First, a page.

Several pieces of legislation intended to combat the crisis of missing Native Americans in Montana passed key legislative votes Thursday, with two bills now headed to the governor’s desk.
One of those bills, a measure to create a grant-funded network to collect and share data on missing people within Montana’s seven Indian reservations, won final approval by the Senate on a 43-7 vote. “Looping in Native Communities,” introduced by Sen. Jason Small, R-Busby, would also create a task force within the state Department of Justice to oversee the new program.
Earlier this month, lawmakers added a $25,000 appropriation to the measure, which would partially fund the grant program. The rest of the money required to create the network would come from matching dollars.
Small’s bill was introduced relatively late in the fast-paced legislative session, and briefly appeared dead after it was tabled by a House committee in late February.
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“It was kind of a struggle to get all of them through, but it went,” Small said after the vote, referring to another pair of related bills that advanced on Thursday. “I think these MMIW (Missing and Murdered Indigenous Women) bills brought a lot of awareness, and a lot of stuff is getting fixed right now that probably should have been working in the first place.”
Along with a package of other legislation that originated in the legislature’s State-Tribal Relations Interim Committee, Small’s bill came before state lawmakers as that issue has increasingly gained visibility in Montana and in other Western states.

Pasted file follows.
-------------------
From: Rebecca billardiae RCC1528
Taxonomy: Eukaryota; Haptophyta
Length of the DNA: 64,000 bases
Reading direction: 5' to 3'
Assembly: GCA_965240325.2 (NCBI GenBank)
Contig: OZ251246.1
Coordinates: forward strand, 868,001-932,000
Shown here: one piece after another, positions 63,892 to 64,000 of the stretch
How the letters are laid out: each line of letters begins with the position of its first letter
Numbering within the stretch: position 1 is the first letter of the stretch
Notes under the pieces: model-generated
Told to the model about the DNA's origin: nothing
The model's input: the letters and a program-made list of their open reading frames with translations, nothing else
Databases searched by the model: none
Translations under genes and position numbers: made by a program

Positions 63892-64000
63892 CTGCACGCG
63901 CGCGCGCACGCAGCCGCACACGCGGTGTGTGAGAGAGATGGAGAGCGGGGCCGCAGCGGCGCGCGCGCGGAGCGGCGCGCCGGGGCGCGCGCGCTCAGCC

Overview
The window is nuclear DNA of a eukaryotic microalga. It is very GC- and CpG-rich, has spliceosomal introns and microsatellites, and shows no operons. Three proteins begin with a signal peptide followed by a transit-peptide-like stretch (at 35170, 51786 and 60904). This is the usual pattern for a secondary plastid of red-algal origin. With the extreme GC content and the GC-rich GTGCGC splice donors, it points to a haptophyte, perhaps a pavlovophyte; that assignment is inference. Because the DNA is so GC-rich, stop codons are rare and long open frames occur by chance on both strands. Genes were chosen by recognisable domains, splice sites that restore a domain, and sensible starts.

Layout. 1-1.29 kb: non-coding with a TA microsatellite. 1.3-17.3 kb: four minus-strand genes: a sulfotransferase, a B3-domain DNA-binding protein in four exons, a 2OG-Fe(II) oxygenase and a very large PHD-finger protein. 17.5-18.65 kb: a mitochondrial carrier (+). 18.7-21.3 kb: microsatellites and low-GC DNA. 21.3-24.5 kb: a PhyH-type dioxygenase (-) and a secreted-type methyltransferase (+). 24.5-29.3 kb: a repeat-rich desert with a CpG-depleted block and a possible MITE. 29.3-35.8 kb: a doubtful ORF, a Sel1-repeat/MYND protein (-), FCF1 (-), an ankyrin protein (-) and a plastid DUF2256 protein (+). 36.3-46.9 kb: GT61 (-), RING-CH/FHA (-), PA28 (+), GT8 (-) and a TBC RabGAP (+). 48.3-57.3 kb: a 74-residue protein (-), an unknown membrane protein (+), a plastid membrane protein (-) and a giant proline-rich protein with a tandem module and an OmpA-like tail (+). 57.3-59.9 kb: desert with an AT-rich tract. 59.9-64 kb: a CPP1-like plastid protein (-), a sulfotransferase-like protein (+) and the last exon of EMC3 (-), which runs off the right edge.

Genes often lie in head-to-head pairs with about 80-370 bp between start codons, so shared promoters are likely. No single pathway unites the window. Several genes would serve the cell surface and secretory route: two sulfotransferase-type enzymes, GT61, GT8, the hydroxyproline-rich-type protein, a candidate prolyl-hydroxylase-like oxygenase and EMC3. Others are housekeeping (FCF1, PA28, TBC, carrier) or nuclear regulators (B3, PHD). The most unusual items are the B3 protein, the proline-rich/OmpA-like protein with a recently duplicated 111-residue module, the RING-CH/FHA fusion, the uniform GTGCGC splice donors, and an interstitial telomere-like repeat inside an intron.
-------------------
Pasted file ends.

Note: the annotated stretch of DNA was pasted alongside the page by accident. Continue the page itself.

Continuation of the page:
While Native Americans make up just 6.7 percent of Montana’s population, they account for 26 percent of missing persons reports. And indigenous men, women and children face a statewide homicide rate nearly four times that of Montana’s overall population.
Two other bills brought to address the issue, introduced by Rep. Rae Peppers, D-Lame Deer, also cleared key votes in the legislature Thursday. House Bill 54, which would require all law enforcement agencies in the state to immediately accept reports of missing people, is also headed to Bullock’s desk after securing broad, bipartisan final votes in the House and Senate Thursday.
The measure is a response to complaints from friends and family of missing Native people who feel that law enforcement officials frequently fail to take their reports seriously. Among those cases is that of Henny Scott, a 14-year-old Northern Cheyenne girl who disappeared in December and was found dead by a volunteer search party two weeks later. Her mother has repeatedly criticized what she considers a tepid response from law enforcement when she tried to report Henny missing.
Peppers’ bill further establishes minimum information that must be collected by the agency, and requires that anyone under the age of 21 be added to the nationwide database of missing persons within two hours of a report being made. Reports for those 21 and older would have to be entered within eight hours.
And Hanna's Act, a bill central to the package of missing-persons legislation introduced this year, received a unanimous preliminary vote in the House on Thursday. The measure, also introduced by Peppers, still needs a final House vote before it heads to Bullock's desk.
The measure would create a full-time position within the Department of Justice that would work to coordinate information and efforts to find missing people in the state. After funding was initially stripped from the bill early in the session, it now allows the DOJ to use $205,000 from a special account to pay for the missing-person specialist and other costs of the program over the next two years.
An amendment to Hanna's Act had also made Small's missing-persons bill a prerequisite to be enacted. Had it failed to pass, Hanna's Act would have been automatically void.